NCAA Letters, calls and emails from college coaches
Knowing how to respond to a coach and what to do when you get these responses is a crucial process in securing a sport scholarship. For coaches giving out scholarships is like running a business, think of yourself as an employee, the coach is trying to get the best players they can for as little money each as they can afford. A general rule coaches will enforce is you can’t lose scholarship money but you can increase what you are getting. Despite this, full scholarships are a possibility.
How soon will coaches contact me?
It is during your sophomore year of high school (10th Grade) that college coaches will generally begin showing interest in potential athletes. However, it is not until a student’s junior year (11th Grade) that any commitment or official visits can be made. A good rule of thumb is to try and begin your recruiting process a year or two in advance. If you leave yourself less than six months, especially an international student, you will have a difficult time getting everything done. Most coaches build athlete portfolios and will anticipate different athletes on their teams a couple years in advance. This being the case it makes it very difficult to have a coach show much interest if you tell them you are looking at starting college in six months’ time. If a coach is interested in you at late notice they may not necessarily have any scholarship money available for you.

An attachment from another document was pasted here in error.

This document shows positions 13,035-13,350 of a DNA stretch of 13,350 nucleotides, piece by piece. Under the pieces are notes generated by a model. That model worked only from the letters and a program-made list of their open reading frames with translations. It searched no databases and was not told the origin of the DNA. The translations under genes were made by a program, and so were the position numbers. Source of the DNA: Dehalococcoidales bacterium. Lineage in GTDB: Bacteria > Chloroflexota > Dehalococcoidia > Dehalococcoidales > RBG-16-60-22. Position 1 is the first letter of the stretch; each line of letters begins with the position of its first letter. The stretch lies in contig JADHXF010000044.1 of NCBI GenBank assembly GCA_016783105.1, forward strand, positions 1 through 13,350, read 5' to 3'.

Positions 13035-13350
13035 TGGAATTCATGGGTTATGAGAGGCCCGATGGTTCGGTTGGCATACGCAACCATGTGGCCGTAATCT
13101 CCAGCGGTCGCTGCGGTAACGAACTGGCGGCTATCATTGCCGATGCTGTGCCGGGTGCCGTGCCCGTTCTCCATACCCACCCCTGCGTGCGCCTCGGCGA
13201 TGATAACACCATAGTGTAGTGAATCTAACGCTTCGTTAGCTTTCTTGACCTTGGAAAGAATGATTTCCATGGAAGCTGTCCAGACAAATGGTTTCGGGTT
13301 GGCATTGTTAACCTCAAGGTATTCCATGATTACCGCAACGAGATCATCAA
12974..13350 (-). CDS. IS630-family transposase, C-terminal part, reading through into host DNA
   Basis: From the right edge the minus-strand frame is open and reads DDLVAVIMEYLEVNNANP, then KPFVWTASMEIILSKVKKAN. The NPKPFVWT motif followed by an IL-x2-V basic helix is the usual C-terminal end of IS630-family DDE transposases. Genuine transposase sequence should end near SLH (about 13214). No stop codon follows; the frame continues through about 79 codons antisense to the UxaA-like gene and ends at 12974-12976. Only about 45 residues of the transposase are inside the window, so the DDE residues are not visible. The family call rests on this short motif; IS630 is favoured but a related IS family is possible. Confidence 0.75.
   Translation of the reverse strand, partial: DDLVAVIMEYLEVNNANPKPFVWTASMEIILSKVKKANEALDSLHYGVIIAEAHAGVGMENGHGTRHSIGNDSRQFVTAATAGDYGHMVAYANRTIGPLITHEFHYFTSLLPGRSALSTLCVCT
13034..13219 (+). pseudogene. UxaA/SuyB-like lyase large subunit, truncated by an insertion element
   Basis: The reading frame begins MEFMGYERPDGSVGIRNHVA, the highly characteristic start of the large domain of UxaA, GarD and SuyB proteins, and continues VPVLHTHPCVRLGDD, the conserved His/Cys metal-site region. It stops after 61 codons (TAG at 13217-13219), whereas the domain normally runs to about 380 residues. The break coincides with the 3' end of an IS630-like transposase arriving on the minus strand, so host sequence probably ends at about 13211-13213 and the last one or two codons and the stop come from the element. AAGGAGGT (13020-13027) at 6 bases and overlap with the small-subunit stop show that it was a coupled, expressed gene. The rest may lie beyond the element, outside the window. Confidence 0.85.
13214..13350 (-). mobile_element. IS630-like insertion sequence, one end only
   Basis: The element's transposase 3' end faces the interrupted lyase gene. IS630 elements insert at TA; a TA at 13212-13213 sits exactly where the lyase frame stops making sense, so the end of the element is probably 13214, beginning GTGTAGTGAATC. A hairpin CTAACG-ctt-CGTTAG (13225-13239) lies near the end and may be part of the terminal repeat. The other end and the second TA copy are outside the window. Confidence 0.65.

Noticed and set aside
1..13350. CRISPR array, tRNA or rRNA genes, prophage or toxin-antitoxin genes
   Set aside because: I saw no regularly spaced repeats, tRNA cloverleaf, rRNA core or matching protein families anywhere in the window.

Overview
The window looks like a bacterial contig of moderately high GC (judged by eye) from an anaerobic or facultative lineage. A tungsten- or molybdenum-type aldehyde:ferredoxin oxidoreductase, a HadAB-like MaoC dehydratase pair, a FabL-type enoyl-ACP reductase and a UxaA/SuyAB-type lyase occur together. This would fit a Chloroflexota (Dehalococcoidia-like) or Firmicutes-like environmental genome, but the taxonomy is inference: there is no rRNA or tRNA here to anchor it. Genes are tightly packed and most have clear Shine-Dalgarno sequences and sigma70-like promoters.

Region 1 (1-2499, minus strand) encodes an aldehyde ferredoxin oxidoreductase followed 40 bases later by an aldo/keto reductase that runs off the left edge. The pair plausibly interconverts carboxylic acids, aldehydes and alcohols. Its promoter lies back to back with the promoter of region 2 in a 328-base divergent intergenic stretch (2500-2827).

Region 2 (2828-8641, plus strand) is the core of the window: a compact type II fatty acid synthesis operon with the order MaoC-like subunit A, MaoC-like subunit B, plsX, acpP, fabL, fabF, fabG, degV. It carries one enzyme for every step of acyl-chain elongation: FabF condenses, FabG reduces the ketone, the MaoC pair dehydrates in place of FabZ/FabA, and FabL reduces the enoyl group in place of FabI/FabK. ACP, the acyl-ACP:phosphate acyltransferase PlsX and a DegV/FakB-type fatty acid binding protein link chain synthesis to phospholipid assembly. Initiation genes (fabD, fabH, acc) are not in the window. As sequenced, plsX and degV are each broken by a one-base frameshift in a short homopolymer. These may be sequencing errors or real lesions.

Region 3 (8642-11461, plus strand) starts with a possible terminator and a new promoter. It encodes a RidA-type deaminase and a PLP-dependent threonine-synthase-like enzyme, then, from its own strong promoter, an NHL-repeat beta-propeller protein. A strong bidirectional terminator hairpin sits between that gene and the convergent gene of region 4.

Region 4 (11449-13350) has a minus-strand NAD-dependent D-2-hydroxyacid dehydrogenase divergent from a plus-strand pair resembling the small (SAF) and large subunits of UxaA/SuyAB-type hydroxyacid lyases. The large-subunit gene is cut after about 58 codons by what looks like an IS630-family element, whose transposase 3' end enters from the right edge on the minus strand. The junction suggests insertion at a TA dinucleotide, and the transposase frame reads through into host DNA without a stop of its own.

If you have done your research, contacted coaches and received a promise of an academic or athletic advancement you are probably really excited. Although this can be an exciting time you need to know what it means.
It is not possible to be committed during your sophomore year of high school. Colleges are not allowed to contact you before September 1 of your junior year except in basketball where coaches can send you mail by June 15 of your sophomore year. Although the schools cannot contact you at this time, you should know that you can get in touch with the coaches at your own will. You may receive a questionnaire from a coach at some stage during high school; this is a positive sign that a coach is interested in you. If you receive a questionnaire from a college you should complete it and send it back as soon as possible because you won’t be the only athlete filling out the same questionnaire. A coach may see tardiness as disinterest, especially if someone else gets it back within a week of receiving it. If you are contacted by a coach before the set time frame you and the coach are in breach of NCAA rules and regulations. If a coach does contact you prior to September 1 of your junior year, it becomes your responsibility to let the coach know that they are in breach of the rules and should wait until the required date. Although this kind of thing is unlikely it could happen and it is important to know how to deal with it.